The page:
Season of adjustment continues for Locke
Kennett grad riding ups and downs of first full season of AA baseball
|JEFF LOCKE chats with family and friends prior to Thursday’s game against the New Hampshire Fisher Cats in Manchester. Joshua Spaulding. (click for larger version)|
June 27, 2011MANCHESTER — In what has been a season of adjustments for Kennett grad Jeff Locke, it was only fitting that his first return trip to New Hampshire in his capacity as a professional baseball player would feature a lot of adjustments.
Locke's team, the Altoona Curve, the AA affiliate of the Pittsburgh Pirates, arrived in New Hampshire on Monday, June 20, and Locke was not expecting to pitch in the series, having just pitched in the team's previous series.
Then, word came down on Tuesday that the club had moved him up a day so he could pitch in front of his hometown fans in Manchester. He was slated to pitch Thursday night against the Fisher Cats.
Then, Mother Nature stepped in. Wednesday night's game was postponed and moved to a doubleheader on Thursday and Locke was taken off the starting list for that day.
However, even if he had been scheduled to still start the doubleheader's second game, fans would've been disappointed, as the game was rained out after the first game was completed.
"I wasn't supposed to pitch, but then it kind of fell in line," Locke said after Thursday's game, in which the Fisher Cats beat his Curve by a 2-0 score. "I wanted to, that's what I was geared up for."
Instead, he drew his sixth start of the season on Friday night against Harrisburg, after enduring an eight-hour bus ride from New Hampshire back to Pennsylvania.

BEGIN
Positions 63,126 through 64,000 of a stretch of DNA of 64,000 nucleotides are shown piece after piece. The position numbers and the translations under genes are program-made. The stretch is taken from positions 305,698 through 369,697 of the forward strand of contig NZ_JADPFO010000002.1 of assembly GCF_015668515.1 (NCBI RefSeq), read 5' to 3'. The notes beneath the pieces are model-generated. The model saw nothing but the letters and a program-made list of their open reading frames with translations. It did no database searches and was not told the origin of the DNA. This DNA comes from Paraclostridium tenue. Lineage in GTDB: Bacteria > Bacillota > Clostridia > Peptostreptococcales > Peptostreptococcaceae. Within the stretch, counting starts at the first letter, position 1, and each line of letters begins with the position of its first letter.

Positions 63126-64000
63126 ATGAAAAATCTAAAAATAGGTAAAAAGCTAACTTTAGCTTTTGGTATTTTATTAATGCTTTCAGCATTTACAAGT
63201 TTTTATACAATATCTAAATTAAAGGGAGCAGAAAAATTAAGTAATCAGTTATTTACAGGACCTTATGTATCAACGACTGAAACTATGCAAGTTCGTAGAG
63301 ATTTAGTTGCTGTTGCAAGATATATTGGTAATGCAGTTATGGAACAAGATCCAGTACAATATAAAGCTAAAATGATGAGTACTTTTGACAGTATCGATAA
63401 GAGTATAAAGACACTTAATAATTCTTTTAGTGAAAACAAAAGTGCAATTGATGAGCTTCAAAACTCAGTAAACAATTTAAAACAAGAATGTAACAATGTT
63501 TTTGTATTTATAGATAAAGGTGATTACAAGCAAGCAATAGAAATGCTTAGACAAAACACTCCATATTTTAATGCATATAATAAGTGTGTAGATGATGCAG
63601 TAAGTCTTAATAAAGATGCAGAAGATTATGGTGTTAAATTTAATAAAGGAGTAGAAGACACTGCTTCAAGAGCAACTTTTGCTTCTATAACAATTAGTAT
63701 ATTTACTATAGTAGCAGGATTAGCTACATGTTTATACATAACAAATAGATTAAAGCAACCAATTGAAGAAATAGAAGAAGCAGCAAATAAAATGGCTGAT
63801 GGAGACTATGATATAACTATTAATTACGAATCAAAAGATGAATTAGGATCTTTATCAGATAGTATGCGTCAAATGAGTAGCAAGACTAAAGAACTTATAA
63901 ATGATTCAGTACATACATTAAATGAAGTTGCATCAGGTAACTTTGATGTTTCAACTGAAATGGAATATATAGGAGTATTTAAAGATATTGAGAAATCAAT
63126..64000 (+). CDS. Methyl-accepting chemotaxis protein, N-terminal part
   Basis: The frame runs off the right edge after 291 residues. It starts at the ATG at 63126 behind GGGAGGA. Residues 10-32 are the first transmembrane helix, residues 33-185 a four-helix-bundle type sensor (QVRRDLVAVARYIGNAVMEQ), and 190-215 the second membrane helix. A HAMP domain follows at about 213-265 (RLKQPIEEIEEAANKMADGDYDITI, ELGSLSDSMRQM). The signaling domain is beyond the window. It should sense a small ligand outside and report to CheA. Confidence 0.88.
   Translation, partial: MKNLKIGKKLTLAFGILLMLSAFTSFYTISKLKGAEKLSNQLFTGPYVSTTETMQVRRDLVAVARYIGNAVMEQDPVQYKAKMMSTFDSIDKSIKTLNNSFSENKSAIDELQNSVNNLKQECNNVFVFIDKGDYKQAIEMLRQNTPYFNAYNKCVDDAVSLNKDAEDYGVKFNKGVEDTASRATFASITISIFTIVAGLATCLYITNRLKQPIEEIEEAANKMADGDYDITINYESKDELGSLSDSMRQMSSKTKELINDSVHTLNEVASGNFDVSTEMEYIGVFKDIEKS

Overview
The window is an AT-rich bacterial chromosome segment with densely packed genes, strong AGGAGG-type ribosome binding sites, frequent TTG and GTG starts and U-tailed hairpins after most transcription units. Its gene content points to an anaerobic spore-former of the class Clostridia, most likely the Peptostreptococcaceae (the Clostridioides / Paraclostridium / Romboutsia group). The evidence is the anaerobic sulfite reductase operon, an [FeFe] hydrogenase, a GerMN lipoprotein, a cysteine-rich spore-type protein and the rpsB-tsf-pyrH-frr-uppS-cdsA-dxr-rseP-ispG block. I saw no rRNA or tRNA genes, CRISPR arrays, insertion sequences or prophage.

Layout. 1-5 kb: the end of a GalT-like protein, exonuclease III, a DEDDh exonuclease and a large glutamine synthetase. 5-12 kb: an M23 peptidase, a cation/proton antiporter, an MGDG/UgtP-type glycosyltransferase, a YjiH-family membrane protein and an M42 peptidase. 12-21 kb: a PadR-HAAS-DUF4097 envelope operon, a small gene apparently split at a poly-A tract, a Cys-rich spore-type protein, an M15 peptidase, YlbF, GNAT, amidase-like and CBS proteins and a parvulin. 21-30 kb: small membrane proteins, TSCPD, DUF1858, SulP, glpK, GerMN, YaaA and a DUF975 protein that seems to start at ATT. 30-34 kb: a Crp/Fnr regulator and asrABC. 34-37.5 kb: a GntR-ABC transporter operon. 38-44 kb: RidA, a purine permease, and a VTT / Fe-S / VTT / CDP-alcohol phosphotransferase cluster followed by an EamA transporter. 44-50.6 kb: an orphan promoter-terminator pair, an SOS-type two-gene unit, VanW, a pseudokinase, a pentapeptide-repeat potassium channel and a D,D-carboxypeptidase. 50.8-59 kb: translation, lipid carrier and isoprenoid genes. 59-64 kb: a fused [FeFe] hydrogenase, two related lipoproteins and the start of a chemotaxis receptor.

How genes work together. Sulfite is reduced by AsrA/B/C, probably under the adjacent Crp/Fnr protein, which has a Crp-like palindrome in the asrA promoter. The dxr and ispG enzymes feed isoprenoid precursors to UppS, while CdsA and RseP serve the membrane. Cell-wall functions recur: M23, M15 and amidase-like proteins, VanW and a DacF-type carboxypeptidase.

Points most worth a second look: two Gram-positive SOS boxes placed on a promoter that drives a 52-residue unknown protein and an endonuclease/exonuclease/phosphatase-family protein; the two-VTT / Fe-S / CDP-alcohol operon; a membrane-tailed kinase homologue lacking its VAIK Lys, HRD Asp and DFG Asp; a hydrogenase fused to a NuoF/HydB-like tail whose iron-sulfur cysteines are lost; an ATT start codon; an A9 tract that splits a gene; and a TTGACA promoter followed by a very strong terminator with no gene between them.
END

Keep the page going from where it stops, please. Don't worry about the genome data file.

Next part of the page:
"It would've been nice to see a new team, especially being from here," the lefty said. "It's kind of disappointing in a sense, but it's always been a game of adjustments.
"It's unfortunate, but it would've been a nice opportunity to pitch in front of your home state," he continued.
For Locke, his first full season at AA baseball has been a period of adjustment and he is becoming a bit more of a leader in the clubhouse, having more than 25 starts at the level under his belt.
"Last year I was kind of a pup, this year I'm a little more of a veteran or a leader," he said. "I'm not where I want to be right now, but I have to get myself there. I have to earn it, nobody's going to give it to you."
Locke entered the series in New Hampshire with a record of 5-6 on the season and an ERA of 4.65. His five wins had him tied for the team lead with Aaron Pribanic. He leads the team in starts with 14.
For Locke, it's not about how he has fared so far, but what he has to do going forward to get better.
"It doesn't matter what you do in the first half of the season," he said. "It's how you finish, not how you start. There's a lot of ups and downs."
The former Kennett star admitted that he's adjusting all the time and this year has been no different.
"Sometimes you have to take a few steps back," he said, but noted that he continues to work hard. He gets to the ballpark everyday by noon for 7 p.m. games. He has a set routine he likes to follow and hopes that he can give his team a chance every time he's on the hill.